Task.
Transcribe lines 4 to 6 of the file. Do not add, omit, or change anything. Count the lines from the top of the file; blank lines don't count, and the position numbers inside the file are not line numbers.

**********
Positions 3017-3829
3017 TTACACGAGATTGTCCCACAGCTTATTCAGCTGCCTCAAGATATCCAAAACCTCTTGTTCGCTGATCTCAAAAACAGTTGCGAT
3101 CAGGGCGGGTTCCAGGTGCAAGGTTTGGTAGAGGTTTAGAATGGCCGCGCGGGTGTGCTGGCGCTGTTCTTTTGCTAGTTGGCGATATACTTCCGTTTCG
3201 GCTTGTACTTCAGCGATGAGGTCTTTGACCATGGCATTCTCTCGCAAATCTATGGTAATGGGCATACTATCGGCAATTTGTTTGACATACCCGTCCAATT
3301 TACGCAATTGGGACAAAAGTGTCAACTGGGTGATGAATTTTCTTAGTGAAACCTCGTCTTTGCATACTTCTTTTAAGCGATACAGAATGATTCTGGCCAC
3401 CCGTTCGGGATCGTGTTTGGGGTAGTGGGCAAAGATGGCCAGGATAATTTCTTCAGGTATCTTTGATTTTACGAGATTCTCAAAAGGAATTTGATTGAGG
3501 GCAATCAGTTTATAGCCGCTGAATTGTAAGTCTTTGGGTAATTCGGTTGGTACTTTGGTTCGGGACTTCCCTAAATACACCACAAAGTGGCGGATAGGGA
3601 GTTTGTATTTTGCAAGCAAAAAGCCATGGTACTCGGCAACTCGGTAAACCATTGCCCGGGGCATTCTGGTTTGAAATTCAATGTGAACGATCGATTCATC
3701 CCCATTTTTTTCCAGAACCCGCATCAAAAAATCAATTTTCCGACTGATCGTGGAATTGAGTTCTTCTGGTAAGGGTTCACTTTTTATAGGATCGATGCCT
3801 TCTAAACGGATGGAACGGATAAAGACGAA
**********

3201 GCTTGTACTTCAGCGATGAGGTCTTTGACCATGGCATTCTCTCGCAAATCTATGGTAATGGGCATACTATCGGCAATTTGTTTGACATACCCGTCCAATT
3301 TACGCAATTGGGACAAAAGTGTCAACTGGGTGATGAATTTTCTTAGTGAAACCTCGTCTTTGCATACTTCTTTTAAGCGATACAGAATGATTCTGGCCAC
3401 CCGTTCGGGATCGTGTTTGGGGTAGTGGGCAAAGATGGCCAGGATAATTTCTTCAGGTATCTTTGATTTTACGAGATTCTCAAAAGGAATTTGATTGAGG